Anti-TNF Therapy Not Linked to Increased Malignancy Rate in Children with Juvenile Idiopathic Arthritis

Share this content:

(ChemotherapyAdvisor) – Children with juvenile idiopathic arthritis (JIA) have an increased rate of incident malignancy compared to children without JIA, which does not appear to be linked to treatment with TNF inhibitors, a study published in Arthritis & Rheumatism online February 10 has found.

The authors used U.S. Medicaid physician diagnosis codes and dispensed-medication prescription data from 2000–2005 to identify cohorts of 7,812 children with JIA and 321,821 children without JIA. Those with JIA represented 12,614 person-years of follow-up, and 1,484 children contributed 2,922 person-years of TNF inhibitor exposure.

For children with (vs. without) JIA, standardized incidence ratio was 4.4 (1.8–9.0) for probable and highly probable malignancies; for methotrexate users without TNF inhibitor use, SIR was 3.9 (0.4–14). No probable or highly probable malignancies were identified (SIR 0 (0–9.7)) following any use of TNF inhibitors.

The authors noted that in 2009, the FDA issued a warning about the possible association between TNF inhibitors and cancer risk in children; however, the analyses did not account for methotrexate exposure “or possible carcinogenic effects of the JIA disease process itself.” These data suggest risk from use of anti-TNF agents for JIA may be smaller than initially believed.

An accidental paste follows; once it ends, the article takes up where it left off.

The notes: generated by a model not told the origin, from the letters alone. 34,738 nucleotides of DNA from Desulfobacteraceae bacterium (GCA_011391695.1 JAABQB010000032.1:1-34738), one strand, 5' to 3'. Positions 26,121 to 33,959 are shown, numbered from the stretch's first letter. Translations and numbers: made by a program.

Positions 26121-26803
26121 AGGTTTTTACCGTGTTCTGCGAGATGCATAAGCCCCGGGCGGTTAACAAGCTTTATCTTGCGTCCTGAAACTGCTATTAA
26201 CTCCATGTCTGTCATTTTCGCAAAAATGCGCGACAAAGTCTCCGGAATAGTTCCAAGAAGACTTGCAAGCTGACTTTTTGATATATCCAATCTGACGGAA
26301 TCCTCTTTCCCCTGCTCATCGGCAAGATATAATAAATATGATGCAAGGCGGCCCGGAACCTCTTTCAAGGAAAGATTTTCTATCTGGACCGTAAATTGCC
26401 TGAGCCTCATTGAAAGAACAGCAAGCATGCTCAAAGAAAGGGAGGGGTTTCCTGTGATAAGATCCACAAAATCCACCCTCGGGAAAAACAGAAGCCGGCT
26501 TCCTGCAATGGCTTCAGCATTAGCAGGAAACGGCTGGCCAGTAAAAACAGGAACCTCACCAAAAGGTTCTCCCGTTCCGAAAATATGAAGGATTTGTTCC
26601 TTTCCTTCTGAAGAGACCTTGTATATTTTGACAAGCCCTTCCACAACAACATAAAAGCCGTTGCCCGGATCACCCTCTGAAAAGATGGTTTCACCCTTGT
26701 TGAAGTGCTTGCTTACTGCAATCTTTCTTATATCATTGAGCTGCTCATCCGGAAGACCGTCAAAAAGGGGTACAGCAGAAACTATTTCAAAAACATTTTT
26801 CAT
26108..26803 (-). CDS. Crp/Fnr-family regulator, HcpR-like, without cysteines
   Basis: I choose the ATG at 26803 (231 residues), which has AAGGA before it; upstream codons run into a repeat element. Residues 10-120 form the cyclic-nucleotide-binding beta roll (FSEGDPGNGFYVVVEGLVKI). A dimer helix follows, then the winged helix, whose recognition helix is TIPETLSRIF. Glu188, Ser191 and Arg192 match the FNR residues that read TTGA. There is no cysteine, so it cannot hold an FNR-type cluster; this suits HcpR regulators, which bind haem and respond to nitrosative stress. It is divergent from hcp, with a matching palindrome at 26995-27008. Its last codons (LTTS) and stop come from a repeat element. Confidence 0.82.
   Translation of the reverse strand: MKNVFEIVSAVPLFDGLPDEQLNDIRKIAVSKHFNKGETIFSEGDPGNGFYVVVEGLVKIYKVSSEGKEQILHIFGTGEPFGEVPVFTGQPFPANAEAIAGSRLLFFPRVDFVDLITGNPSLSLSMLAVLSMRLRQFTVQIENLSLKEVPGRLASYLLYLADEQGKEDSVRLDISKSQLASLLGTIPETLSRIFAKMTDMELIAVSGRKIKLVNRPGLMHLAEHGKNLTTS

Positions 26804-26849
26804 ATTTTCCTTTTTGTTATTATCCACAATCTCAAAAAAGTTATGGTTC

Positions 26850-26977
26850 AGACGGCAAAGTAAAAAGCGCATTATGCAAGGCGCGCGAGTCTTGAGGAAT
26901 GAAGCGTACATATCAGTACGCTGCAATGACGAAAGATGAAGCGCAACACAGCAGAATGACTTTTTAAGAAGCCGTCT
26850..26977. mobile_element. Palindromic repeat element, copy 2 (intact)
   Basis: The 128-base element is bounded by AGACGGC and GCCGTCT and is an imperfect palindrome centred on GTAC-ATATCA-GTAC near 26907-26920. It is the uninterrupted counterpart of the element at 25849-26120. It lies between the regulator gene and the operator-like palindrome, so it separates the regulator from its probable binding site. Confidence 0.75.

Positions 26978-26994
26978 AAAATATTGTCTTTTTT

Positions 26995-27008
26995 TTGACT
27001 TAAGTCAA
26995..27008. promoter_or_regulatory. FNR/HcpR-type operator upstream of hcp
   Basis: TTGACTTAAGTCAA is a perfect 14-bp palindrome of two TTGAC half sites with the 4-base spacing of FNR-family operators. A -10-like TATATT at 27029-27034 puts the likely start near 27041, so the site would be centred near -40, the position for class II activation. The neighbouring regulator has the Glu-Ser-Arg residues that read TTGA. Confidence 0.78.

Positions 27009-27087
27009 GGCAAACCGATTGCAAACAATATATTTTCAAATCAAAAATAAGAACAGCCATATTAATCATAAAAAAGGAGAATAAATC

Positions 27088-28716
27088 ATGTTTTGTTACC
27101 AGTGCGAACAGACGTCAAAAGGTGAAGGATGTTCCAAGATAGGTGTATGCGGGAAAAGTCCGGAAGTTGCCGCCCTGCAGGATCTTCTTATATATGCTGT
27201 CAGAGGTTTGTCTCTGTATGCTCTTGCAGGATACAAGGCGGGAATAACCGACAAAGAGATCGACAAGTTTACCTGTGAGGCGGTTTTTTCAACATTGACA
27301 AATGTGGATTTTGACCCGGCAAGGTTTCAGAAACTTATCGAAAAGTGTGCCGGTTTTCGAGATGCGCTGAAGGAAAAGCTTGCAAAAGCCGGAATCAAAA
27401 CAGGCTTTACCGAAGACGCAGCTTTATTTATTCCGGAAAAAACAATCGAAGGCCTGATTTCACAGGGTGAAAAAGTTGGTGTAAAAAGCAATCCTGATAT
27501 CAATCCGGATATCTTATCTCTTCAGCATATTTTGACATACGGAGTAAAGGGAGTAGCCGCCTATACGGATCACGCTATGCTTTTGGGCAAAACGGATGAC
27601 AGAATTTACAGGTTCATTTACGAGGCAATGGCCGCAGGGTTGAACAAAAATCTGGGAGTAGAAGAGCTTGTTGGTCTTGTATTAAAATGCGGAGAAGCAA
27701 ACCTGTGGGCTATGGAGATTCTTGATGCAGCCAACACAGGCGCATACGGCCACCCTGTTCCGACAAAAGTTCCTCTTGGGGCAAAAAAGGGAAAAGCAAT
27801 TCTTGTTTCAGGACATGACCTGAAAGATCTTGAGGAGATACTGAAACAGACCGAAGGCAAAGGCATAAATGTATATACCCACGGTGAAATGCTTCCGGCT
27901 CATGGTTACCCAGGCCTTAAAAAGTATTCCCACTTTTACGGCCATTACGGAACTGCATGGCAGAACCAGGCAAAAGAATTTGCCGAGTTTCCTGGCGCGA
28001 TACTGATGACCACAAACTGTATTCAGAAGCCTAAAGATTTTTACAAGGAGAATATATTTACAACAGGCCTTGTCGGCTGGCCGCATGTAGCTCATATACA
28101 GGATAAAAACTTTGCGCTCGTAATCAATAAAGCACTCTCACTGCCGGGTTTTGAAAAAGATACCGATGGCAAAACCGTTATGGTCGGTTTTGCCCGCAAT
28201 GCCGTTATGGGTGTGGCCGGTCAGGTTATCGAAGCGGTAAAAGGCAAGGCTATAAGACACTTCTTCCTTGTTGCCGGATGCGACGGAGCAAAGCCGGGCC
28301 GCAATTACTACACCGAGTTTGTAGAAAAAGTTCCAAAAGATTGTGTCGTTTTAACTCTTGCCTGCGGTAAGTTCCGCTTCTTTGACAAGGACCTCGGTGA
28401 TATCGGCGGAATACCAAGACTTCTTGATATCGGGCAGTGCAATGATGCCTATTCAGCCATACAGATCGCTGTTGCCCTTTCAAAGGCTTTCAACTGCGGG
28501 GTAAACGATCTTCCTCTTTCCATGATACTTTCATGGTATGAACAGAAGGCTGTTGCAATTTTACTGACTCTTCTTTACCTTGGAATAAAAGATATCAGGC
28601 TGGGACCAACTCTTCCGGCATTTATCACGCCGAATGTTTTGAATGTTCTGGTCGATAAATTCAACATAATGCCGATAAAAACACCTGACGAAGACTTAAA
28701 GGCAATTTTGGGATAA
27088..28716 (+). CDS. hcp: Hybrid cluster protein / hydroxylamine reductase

Related Resources

You must be a registered member of Cancer Therapy Advisor to post a comment.

Sign Up for Free e-newsletters

Regimen and Drug Listings


Bone Cancer Regimens Drugs
Brain Cancer Regimens Drugs
Breast Cancer Regimens Drugs
Endocrine Cancer Regimens Drugs
Gastrointestinal Cancer Regimens Drugs
Gynecologic Cancer Regimens Drugs
Head and Neck Cancer Regimens Drugs
Hematologic Cancer Regimens Drugs
Lung Cancer Regimens Drugs
Other Cancers Regimens
Prostate Cancer Regimens Drugs
Rare Cancers Regimens
Renal Cell Carcinoma Regimens Drugs
Skin Cancer Regimens Drugs
Urologic Cancers Regimens Drugs